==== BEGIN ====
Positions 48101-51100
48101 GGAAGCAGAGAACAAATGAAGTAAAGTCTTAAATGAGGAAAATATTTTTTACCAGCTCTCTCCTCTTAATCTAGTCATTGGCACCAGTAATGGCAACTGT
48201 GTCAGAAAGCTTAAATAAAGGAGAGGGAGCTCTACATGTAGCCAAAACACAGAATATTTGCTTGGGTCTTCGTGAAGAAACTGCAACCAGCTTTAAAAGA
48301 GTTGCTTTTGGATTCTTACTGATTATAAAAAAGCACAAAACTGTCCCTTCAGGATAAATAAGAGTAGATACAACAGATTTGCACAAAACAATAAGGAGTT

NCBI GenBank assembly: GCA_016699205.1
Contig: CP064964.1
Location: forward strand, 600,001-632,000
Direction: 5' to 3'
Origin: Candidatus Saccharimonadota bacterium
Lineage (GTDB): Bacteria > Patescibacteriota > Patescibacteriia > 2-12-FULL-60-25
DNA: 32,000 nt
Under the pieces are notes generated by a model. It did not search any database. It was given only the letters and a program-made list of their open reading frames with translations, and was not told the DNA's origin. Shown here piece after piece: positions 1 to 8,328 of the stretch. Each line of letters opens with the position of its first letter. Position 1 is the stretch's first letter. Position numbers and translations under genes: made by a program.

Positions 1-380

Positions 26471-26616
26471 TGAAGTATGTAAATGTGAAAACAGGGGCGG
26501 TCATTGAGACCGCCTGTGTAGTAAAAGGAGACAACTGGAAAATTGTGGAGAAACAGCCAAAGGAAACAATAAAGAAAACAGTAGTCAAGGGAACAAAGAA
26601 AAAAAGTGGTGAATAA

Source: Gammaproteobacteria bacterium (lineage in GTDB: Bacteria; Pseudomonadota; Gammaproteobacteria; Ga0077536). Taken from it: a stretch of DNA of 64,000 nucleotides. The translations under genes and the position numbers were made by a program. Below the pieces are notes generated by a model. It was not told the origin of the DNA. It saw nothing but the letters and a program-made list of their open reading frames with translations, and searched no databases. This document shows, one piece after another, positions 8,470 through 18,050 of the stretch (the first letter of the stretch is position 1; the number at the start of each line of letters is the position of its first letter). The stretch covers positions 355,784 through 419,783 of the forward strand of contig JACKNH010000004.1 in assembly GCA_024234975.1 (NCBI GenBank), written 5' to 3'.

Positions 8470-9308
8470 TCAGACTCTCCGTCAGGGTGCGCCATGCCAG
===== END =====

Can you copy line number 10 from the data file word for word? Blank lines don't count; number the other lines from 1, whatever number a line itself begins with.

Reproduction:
Lineage (GTDB): Bacteria > Patescibacteriota > Patescibacteriia > 2-12-FULL-60-25